The immunity provided by Section 230 is too broad. Social media companies in particular have evolved to play a large role in the spread of information, opinion, and news. This, therefore, gives a small number of large technology firms too much power and influence over our online reality and the way in which we perceive things in the real world. The online discourse that circulates on these platforms has come to have a very real and very powerful impact on human action.
A BMJ Global Health study exploring the relationship between vaccine disinformation, social media campaigns, and public attitudes towards vaccine safety found that the prevalence of anti-vaccination propaganda resulted in an increase in the belief that vaccinations are unsafe. Donald Trump’s campaign to undermine the result of the 2020 United States Election by spreading fraudulent claims and conspiracy theories on social media therefore also had the potential to threaten faith in systems of government and the democratic process itself.
Governments have started to put pressure on large social media companies to do more to combat the spread of offending and potentially dangerous content. In 2016, the European Union agreed to a “Code of Conduct” with Facebook, Microsoft, Twitter, and YouTube, which committed these platforms to deal with the most offensive content within 24 hours. In 2018, Congress signed a law that created an exception in Section 230 for platforms that knowingly assist or facilitate sex trafficking. This move was viewed by some as setting a precedent for more immunity exceptions under the law.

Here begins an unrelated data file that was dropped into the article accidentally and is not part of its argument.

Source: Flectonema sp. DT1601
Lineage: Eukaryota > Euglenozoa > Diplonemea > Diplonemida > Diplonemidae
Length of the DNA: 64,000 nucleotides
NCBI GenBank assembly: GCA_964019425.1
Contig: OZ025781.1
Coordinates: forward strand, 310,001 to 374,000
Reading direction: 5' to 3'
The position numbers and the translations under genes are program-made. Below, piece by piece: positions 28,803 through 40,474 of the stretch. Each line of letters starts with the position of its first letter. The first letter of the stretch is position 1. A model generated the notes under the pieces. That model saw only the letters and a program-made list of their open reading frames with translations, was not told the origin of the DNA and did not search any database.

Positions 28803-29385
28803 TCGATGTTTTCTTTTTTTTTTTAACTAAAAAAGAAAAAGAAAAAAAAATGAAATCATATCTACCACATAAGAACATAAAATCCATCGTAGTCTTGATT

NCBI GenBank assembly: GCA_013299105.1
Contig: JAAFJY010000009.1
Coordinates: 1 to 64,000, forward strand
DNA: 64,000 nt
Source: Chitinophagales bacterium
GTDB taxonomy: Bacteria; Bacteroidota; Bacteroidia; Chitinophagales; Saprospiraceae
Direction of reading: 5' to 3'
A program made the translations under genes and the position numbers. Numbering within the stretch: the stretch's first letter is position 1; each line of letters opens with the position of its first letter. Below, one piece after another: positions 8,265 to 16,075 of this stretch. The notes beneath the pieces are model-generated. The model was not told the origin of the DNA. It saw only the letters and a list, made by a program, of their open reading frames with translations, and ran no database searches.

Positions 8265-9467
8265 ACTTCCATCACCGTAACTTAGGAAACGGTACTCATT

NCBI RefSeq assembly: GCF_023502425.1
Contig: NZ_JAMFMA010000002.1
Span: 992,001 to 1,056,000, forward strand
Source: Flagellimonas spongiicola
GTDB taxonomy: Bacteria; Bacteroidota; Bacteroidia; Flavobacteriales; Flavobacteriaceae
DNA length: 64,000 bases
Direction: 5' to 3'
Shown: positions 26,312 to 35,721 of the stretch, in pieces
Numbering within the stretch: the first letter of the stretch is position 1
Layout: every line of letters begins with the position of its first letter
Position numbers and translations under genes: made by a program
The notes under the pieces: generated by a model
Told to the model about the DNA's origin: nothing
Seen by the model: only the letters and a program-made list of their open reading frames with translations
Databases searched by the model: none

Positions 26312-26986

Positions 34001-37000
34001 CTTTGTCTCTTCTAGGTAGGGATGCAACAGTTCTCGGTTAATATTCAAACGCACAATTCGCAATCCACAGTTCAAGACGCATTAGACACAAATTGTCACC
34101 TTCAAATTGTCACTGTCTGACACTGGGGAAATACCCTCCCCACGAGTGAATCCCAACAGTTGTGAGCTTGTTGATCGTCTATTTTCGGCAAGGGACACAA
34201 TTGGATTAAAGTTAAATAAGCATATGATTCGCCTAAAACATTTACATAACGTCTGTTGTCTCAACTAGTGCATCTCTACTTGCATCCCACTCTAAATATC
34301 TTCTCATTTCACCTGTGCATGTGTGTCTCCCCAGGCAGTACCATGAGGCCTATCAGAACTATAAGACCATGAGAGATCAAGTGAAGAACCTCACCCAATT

Most recently, in December 2019, Senate Majority Leader Mitch McConnell attempted to include legislation for the repeal of Section 230 by tying it to higher stimulus payments as part of the US government’s COVID-19 relief aid. There is growing political desire from all sides to tackle the issue of Section 230 and it will be interesting to see how tech companies and governments navigate the balance between freedom of expression and content regulation with the incoming Biden-Harris administration.
Large technology companies themselves are broadly in favour of keeping Section 230. They argue that its removal would foment obstruction of online discussion and free speech on the Internet due to heightened litigation risks. Now liable for what their visitors post, websites would be more likely to err on the side of caution by restricting content on their platforms and blocking and removing a great deal more posts. Platforms newer and smaller than the Twitters and Facebooks of the Internet may fail without the protection of Section 230, unable to afford the cost of legal action taken against them because of the actions of their users.